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The Apocalypse via Bob and Cher.

Granted, there were probably not many New Yorkers who attended both a performance of Robert Wilson's "The Days Before: Death, Destruction & Detroit III" at the Lincoln Center Festival and the Cher concert at Madison Square Garden that followed just days later. The fan bases of Bob and Cher probably don't overlap much.

But those who did sample the latest productions from these two disparate cultural icons -- this critic among them -- might have noticed some intriguing correspondences, some unnerving echoes: Wilson, the quintessential highbrow theater artiste, and Cher, the quintessential popular entertainer, are in many ways on the same page.

In this pre-millennial moment, for example, the Apocalypse seems to be on just about everybody's mind. "The Days Before" features great piles of apocalyptic imagery from the poetry of Christopher Knowles and the show's primary source text, Umberto Eco's novel "The Island of the Day Before," the latter selections spoken in a very apocalyptic tone indeed by the Irish actress Fiona Shaw.

Eschewing any overt references (here the former infomercial queen proved more subtle than the oft-obscure Mr. Wilson), Cher made her own apocalyptic statement with -- what else? -- a wig. She opens her concert sporting an atomic pile of nuclear-red cuffs, a tonsorial symbol, if you will, of armageddon. The singer described the accompanying ensemble, an astonishing mishmash of chain mail and synthetic fabrics of more recent invention, topped off with suede boots fit for the Alaskan tundra, as" `Braveheart'--meets-Bozo," but it was equally redolent of the post-nuclear landscapes of the "Mad Max" movies.

These two artists are of course working from opposite poles of the stylistic landscape. For all its pageantry, Wilson's aesthetic is distinctly minimalist; Cher's idea of minimalism is a Bob Mackie bodysuit. And yet with Wilson's show divided into 12 discrete scenes, forgoing narrative, and accompanied by a soundtrack courtesy of Japanese former techno-popster Ryuichi Sakamoto, it was structurally more akin to a fancy pop concert than a play.

Both shows were marked by the kind of freewheeling eclecticism that Wilson has long championed in his mixed-media adventuring, although it is perhaps time to recognize that ethnic mixing doesn't quite pack the aesthetic punch it used to, now that it has seeped into the mainstream. In fact, one would be hard pressed to decide whether Wilson or Cher's show was more culturally eclectic.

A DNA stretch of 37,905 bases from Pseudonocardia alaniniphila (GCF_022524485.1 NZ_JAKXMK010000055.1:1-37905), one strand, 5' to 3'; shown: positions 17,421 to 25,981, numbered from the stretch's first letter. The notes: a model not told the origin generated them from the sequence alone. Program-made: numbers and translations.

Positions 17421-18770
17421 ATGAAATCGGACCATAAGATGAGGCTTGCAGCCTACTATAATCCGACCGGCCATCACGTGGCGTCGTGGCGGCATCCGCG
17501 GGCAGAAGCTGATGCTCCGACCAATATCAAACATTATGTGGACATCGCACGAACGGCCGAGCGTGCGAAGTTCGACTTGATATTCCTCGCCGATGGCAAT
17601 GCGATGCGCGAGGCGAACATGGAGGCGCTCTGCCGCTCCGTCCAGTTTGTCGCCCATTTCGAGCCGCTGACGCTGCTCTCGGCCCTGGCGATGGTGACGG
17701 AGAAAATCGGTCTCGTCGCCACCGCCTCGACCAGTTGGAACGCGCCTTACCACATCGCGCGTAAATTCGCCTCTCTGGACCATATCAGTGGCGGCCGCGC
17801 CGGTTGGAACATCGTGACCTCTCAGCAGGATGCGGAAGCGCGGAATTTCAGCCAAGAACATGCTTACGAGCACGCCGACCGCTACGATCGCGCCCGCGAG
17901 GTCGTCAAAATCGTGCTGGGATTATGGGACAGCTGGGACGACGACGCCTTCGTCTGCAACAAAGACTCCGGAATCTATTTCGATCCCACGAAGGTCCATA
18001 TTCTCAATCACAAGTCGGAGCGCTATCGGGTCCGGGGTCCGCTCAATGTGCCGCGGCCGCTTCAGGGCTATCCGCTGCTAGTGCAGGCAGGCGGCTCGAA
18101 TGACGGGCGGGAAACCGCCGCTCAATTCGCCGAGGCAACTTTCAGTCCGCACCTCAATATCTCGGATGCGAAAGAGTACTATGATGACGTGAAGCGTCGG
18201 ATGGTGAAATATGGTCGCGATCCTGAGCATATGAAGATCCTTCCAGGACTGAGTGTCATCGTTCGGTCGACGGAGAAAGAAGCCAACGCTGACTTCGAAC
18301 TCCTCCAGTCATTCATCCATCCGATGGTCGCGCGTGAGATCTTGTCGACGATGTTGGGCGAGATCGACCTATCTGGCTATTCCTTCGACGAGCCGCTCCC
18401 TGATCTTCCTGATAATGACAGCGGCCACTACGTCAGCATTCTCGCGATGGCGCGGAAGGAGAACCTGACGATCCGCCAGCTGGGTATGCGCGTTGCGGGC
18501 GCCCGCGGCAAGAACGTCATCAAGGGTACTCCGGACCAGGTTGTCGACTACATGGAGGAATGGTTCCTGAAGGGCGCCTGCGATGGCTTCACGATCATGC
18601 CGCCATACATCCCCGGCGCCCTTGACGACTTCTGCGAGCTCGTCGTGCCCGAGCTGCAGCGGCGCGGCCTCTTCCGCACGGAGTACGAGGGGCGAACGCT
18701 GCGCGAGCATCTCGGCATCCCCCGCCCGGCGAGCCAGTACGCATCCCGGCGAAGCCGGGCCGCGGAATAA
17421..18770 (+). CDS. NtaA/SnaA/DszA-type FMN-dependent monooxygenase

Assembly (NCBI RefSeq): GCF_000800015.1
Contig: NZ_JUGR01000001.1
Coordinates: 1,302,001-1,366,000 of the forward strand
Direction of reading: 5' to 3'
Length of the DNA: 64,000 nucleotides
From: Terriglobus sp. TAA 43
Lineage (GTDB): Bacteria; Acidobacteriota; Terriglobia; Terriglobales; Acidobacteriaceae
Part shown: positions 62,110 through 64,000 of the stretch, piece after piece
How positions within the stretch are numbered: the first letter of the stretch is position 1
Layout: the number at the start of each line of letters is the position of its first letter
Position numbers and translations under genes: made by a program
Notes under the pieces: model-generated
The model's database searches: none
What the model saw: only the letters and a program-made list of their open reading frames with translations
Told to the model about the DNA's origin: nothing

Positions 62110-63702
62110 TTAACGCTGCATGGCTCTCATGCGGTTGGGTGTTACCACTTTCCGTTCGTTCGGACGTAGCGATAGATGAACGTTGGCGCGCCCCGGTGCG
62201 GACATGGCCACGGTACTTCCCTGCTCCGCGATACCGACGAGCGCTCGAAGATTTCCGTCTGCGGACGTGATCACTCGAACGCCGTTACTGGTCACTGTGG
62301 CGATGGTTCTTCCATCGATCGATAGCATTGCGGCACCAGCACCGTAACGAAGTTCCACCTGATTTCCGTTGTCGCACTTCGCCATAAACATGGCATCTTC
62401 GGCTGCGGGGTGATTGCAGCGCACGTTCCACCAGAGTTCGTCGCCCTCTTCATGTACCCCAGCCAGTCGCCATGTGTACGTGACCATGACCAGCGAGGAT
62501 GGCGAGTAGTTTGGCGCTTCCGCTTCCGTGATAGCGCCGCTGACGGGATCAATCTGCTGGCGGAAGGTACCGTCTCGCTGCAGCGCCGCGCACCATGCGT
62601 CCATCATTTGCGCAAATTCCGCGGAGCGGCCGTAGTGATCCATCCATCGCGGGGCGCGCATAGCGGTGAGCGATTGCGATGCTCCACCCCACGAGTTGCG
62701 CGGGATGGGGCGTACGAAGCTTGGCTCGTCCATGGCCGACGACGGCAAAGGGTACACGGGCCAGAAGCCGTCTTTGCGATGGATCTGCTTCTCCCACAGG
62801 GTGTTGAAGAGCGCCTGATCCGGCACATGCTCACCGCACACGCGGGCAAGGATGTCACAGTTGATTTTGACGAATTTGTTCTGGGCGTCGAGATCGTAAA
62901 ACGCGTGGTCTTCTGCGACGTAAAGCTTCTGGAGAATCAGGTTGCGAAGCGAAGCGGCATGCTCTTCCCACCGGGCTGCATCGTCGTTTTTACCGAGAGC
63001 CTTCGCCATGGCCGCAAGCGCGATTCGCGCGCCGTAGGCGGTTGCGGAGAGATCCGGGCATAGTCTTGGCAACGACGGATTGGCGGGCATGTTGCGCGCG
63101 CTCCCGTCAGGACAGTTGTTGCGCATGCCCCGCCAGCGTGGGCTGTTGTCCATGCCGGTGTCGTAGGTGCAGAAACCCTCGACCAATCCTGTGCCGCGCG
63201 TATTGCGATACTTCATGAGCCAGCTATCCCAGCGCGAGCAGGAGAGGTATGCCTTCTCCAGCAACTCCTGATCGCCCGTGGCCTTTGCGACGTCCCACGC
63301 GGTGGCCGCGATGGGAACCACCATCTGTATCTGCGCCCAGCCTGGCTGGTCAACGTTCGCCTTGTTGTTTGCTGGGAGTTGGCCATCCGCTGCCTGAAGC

While Wilson's opened with a Tibetan chant, featured Kabuki stylings and a Turkish opera singer, Cher's extravaganza featured backup dancers wearing body suits styled with Maori markings and sporting multicolored dreadlocks. (They might have been fight at home on Wilson's stage, although they certainly would not have been flinging their limbs about with such showbizzy vigorousness.) Cher also performed a song partly in Italian, and accompanied it with flamenco stylings-- how's that for ethnic fusion?

Although Wilson's works tend to appeal to arts cognoscenti, in these postmodern days the divisions between high and low culture are all but disappearing. If one had to guess which of the two shows being discussed here featured a portion of Barry Manilow's "Mandy," you'd probably bet on Cher: a best-and-worst-of-`70s medley, perhaps? But you'd be wrong: It was Knowles, in one of the more mysterious moments from Wilson's "Days Before," who sampled that top 40 sobfest. Cher had the privilege of sampling herself, in a medley of "Half Breed," "Gypsies, Tramps and Thieves" and "Dark Lady."

In truth, "The Days Before" was often bewildering, with its dense text more often than not distracting from or confusing any attempts to let its imagery work on a more sensual level. Although Wilson stresses that his work isn't "intellectual" per se, the imagery of "The Days Before" was so disjointed and freighted with strangeness that it was impossible not to try to derive some sort of concrete meaning from it and relate it somehow to the almost nonstop barrage of spoken text.